Wednesday, September 16, 2009


I am sure that I have blogged about my pancake shennanigans before...

My tried and true recipie for pancakes has been "the jaime oliver one, ripped out of the spam email a few years ago that purported to be the proofs for his new book".

Essentially, it was: separate the egg, beat the egg white till fluffy, fold it back into the mix.

I have tried, several times to get the non-egg separation version working (ala Stephanie Alexander), but it never worked for me. I suspect it may be because, not being an egg person, the eggs I have on hand probably were never very fresh, and the result was rock hard and inedible.

Recently, I tried the Joy of Cooking Version. This book, to Americans, is like The Cook's Companion is for Australia. This book is bizarre: it tells you how to prepare wild game such as opossum, raccoon, beaver and muskrat, to name a few.

Onwards! No need to separate the egg, and the ingredient here was: double acting baking powder. I have no idea what that is, but I put in the same quantity of bicarbinate of soda, left it overnight to prove, and cooked it up the next morning.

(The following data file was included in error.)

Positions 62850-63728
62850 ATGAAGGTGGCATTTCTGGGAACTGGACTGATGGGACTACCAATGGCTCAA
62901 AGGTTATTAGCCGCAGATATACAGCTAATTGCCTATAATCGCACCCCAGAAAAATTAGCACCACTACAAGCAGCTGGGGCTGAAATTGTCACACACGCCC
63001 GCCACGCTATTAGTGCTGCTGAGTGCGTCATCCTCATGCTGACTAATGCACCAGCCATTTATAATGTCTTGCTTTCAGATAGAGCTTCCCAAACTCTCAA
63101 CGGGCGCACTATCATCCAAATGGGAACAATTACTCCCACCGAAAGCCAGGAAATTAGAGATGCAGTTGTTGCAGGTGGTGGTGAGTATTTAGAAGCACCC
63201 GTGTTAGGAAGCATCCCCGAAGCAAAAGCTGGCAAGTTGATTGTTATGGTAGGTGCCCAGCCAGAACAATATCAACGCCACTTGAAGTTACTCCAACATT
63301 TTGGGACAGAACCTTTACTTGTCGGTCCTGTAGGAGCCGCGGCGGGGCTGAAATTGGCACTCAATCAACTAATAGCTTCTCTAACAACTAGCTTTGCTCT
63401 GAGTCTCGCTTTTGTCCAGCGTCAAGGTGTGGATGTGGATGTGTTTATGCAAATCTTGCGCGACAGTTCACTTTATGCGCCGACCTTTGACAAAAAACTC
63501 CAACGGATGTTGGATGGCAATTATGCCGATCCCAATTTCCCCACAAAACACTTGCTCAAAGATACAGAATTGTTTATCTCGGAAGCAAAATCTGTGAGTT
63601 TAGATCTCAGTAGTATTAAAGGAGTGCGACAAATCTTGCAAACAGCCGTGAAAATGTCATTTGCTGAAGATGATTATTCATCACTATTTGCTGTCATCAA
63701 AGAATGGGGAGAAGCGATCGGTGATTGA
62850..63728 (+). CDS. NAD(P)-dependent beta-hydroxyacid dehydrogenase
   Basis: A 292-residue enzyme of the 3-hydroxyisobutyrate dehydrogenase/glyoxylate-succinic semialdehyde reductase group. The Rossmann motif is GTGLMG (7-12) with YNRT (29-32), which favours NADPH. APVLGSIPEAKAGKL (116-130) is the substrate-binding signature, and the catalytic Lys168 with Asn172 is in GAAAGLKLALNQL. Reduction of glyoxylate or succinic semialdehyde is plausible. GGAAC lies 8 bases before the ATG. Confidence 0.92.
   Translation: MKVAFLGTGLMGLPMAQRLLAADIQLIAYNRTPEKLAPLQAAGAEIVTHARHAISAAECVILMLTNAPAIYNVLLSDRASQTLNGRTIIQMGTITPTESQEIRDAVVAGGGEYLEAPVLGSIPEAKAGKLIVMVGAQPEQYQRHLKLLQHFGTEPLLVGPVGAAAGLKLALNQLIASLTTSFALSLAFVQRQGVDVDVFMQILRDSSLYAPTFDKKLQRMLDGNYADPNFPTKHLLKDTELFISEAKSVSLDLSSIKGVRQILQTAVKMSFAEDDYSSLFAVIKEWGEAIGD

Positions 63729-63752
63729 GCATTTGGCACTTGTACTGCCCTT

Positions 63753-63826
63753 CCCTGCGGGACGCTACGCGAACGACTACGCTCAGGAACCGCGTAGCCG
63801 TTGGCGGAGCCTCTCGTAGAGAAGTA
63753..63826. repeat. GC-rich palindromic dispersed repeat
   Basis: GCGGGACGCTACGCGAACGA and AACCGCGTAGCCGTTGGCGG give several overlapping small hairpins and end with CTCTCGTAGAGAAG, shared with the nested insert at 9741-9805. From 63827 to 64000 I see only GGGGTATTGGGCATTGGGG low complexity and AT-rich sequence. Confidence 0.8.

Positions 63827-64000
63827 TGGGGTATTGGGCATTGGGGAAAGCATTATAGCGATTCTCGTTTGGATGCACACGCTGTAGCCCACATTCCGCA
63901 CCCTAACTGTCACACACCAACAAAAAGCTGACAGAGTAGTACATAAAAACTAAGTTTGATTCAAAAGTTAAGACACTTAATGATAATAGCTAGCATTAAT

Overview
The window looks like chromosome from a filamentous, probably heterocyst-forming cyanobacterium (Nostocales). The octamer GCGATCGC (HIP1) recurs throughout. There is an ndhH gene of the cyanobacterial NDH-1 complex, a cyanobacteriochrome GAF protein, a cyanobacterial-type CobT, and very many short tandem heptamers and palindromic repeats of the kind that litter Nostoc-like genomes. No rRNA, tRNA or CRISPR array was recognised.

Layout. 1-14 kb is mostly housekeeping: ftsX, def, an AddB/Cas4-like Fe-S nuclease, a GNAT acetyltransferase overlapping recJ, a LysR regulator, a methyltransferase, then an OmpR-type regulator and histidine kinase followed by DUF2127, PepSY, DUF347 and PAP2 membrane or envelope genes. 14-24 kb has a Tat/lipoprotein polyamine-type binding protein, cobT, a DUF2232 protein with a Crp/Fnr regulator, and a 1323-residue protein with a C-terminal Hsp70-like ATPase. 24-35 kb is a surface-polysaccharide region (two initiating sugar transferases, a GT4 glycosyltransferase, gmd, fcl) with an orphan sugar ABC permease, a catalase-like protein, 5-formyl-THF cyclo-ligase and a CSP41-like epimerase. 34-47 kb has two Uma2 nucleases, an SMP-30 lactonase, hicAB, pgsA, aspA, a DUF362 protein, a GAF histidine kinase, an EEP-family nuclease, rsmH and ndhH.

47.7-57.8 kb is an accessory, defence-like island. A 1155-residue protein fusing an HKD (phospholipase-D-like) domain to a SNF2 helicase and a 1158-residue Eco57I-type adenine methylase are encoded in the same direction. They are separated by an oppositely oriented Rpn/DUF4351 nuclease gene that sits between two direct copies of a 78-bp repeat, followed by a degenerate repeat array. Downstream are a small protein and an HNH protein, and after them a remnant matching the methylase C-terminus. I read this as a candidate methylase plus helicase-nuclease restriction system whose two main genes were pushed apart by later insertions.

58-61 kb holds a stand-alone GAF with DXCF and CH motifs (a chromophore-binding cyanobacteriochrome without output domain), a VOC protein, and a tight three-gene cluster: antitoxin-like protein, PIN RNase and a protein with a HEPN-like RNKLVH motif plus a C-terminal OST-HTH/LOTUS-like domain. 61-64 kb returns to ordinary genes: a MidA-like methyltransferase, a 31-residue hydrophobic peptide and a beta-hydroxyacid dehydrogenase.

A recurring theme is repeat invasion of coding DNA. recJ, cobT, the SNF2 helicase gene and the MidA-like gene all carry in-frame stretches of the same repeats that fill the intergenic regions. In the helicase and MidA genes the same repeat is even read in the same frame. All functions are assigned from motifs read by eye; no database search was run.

Here is the result:

There are a lot more bubbles appearing in the mixture than I am used to, but the result indeed was delicious!

Tuesday, September 08, 2009

Bun bo Hue - Hot & Spicy soup

At 2pm on Monday afternoon, 5 of the 7 customers in the naughty chef ordered "no.7, hot and spicy soup".

Having read the "three of the best" review in good living, I've been ordering this quite a bit recently. I've tried it at Pho Ben in Parramatta, and the new Orange coloured Vietnamese next door to Pasteur in Haymarket. Here, the broth is fish-based, but not overpowering. It's quite tasty. The best salad selection came from the Orange-coloured place, whose name escapes me.

Post-post note: The Orange coloured place next door to Pasteur is called Gia Hoi. I have also just tried the Bun bo Hue at Xic Lo around the corner. I have to say I was a bit disappointed at Xic Loc, because it didn't come with the plate of brightly coloured salad and cabbage, and there was barely any hint of the fish based stock.